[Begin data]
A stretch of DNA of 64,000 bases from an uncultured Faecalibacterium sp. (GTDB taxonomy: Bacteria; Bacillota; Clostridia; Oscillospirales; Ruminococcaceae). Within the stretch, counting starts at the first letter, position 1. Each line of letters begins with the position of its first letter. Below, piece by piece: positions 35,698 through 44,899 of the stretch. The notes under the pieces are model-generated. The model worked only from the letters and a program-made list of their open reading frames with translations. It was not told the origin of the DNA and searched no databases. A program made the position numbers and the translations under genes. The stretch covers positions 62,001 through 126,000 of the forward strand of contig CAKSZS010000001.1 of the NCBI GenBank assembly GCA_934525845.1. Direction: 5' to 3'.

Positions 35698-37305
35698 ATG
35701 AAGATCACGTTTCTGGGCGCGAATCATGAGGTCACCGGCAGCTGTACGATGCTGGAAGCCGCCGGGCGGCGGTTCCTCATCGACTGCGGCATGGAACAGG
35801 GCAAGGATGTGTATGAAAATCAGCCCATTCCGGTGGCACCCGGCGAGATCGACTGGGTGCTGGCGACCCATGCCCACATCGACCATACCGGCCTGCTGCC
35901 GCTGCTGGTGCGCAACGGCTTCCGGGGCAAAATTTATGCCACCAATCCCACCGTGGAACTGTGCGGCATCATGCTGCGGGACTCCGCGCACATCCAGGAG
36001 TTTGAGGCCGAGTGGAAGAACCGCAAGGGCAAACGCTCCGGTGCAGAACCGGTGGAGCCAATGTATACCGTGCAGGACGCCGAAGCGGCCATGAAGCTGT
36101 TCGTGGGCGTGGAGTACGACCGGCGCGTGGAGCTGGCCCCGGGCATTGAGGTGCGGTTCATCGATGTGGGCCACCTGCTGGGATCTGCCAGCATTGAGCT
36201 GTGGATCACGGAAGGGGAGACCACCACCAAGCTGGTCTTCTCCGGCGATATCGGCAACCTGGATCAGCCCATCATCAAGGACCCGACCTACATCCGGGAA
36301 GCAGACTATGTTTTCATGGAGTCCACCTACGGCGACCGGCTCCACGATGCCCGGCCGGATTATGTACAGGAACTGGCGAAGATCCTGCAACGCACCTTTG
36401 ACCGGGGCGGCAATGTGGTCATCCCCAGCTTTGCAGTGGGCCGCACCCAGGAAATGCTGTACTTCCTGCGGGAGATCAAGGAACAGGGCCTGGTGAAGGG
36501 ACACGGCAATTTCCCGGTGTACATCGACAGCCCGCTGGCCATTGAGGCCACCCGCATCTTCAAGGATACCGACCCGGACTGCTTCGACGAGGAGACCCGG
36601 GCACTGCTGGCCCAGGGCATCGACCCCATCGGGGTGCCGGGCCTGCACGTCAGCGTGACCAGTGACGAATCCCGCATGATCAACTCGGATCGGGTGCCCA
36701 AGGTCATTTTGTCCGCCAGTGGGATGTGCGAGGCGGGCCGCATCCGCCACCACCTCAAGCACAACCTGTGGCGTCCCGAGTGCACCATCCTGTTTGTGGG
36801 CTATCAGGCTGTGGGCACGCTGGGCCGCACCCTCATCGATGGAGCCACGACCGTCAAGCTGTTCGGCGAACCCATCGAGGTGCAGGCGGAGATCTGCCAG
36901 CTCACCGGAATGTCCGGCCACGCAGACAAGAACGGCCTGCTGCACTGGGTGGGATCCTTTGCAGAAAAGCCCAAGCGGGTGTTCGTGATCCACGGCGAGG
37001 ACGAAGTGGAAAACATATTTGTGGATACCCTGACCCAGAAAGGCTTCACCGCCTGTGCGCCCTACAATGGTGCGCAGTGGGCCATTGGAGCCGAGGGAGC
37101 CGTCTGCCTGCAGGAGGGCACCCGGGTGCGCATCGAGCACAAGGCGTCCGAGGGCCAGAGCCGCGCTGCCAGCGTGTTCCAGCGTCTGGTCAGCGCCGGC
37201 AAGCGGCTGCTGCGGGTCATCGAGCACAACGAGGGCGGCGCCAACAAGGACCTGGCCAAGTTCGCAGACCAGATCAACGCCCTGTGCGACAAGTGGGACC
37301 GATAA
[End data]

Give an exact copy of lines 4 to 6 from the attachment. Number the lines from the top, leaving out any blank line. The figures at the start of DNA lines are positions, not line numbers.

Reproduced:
35701 AAGATCACGTTTCTGGGCGCGAATCATGAGGTCACCGGCAGCTGTACGATGCTGGAAGCCGCCGGGCGGCGGTTCCTCATCGACTGCGGCATGGAACAGG
35801 GCAAGGATGTGTATGAAAATCAGCCCATTCCGGTGGCACCCGGCGAGATCGACTGGGTGCTGGCGACCCATGCCCACATCGACCATACCGGCCTGCTGCC
35901 GCTGCTGGTGCGCAACGGCTTCCGGGGCAAAATTTATGCCACCAATCCCACCGTGGAACTGTGCGGCATCATGCTGCGGGACTCCGCGCACATCCAGGAG